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Scotland should ‘get smart’ over where to site windfarms  

Credit:  by David Gibson, Chief Officer, Mountaineering Council of Scotland | Caledonian Mercury | caledonianmercury.com 1 October 2012 ~~

No government would risk damaging Scotland’s £4.5bn tourism industry on the basis of a couple of questionable opinion polls – or would it? Worryingly that’s exactly what seems to be happening in the debate about whether the rapid proliferation of wind farms will affect tourism.

It’s an issue that matters – get things wrong and there could be severe consequences with the loss of long-term sustainable tourism jobs in remote and fragile communities. Even worse, our reputation as a high-quality destination could be undermined and that’s of critical importance as Scotland is not somewhere that competes on price.

The imminent publication of the results of the parliamentary inquiry into the Scottish Government’s renewables targets offers an ideal opportunity to look at how best to balance the need for clean energy with the protection of our landscapes. One of the most important forums where people could hold meaningful discussions on wind farms, tourism and natural heritage is the SNP’s forthcoming conference in Perth. Yet the concern is that so many people have now adopted entrenched positions that they won’t listen to each other and just endlessly repeat the same tired lines. The Mountaineering Council of Scotland wants to encourage a more constructive approach.

Here’s an example of the current problem. Government politicians tend to dismiss any suggestion that large numbers of 135m high turbines, serviced by miles of 6m-wide tracks in previously unspoilt areas, will put off visitors. They rely on two rather thin pieces of work in order to claim that wind farms won’t substantially affect tourism.

The first, by Riddington et al, was published in 2008 (when wind farms were still a relative rarity so much of the report was conjectural) and questioned just 370 people. It concluded that hill walkers were more favourable towards wind farms than tourists in general. Just 70 hikers were questioned and there was no statistically significant difference between their responses and anyone else’s.

VisitScotland research is also quoted (cited as 2012, but it appears to be a 2011 survey) and there are serious questions about the methodology and demographics. Fergus Ewing welcomed the results of this survey saying: “wind farms do not affect the choice of eight in ten tourists to visit Scotland and most people do not feel wind farms spoil the countryside”. Ouch! Even if this were true, most businesses would be very worried about upsetting one in five of their customers. And what of the 30% who agreed that “one of the main attractions of wind farms is that they are … few and far between”?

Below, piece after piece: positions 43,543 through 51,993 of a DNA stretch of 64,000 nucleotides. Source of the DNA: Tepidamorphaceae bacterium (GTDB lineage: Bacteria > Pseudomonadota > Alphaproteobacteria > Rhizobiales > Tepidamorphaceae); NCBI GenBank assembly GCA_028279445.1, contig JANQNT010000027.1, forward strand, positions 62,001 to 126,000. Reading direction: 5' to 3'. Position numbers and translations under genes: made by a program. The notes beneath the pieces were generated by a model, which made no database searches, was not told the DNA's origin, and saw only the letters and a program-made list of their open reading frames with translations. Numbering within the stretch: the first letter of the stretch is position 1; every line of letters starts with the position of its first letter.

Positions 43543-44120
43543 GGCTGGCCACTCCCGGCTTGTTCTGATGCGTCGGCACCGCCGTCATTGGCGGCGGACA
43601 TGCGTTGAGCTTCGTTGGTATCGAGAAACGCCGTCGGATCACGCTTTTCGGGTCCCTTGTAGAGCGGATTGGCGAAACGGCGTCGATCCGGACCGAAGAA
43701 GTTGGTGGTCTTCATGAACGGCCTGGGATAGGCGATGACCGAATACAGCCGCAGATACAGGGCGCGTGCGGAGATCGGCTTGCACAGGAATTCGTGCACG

Each month developers and large power companies put in ever more inappropriate applications for bigger and bigger schemes. The Monadhliath Mountains have been inundated by seven applications which would mean at least 256 turbines creating what has become known as the “ring of steel” around superb wild upland between Loch Ness and the Cairngorms National Park. The Cairngorms National Park itself faces being surrounded by turbines as tall as any Scottish skyscraper. Developers also want to erect 17 turbines on the slopes of Ben Wyvis, a celebrated Ross-shire mountain, within sight of Inverness.

VisitScotland says 58% of tourists give scenery and landscape as their top reason for coming to Scotland. Is this what they want at the heart of the Highlands? These days they can easily go elsewhere, and perhaps more cheaply. It would be interesting to know if VisitScotland itself thinks that the huge acceleration of applications is a boon. Its website has been encouraging travel operators to head this way for the 2013 Year of Natural Scotland because “your clients can escape into the unspoilt wilderness … taking in our majestic but accessible mountains.” And it’s not just holidaymakers who may be put off; there are also the day trippers who contribute £6.2bn to our economy each year.

Scotland needs to get smart about where wind farms should and shouldn’t be allowed. Our wild landscapes are diminishing by the year; what remains is precious and deserves protection rather than industrialisation. The MCofS believes this is best done by stopping future developments in special areas like around our highest peaks, the Munros and Corbetts, and allowing them to remain as open spaces of beauty – the very soul of Scotland’s natural heritage.

The Scottish Government needs to get people round the table to discuss better policies for the future. Such discussions would also benefit from the commissioning of serious research (preferably not by Scottish academics already closely linked to wind farm developers) into the potential impact of wind farms on tourism.

Source:  by David Gibson, Chief Officer, Mountaineering Council of Scotland | Caledonian Mercury | caledonianmercury.com 1 October 2012

This article is the work of the source indicated. Any opinions expressed in it are not necessarily those of National Wind Watch.

The copyright of this article resides with the author or publisher indicated. As part of its noncommercial effort to present the environmental, social, scientific, and economic issues of large-scale wind power development to a global audience seeking such information, National Wind Watch endeavors to observe “fair use” as provided for in section 107 of U.S. Copyright Law and similar “fair dealing” provisions of the copyright laws of other nations. Send requests to excerpt, general inquiries, and comments via e-mail.

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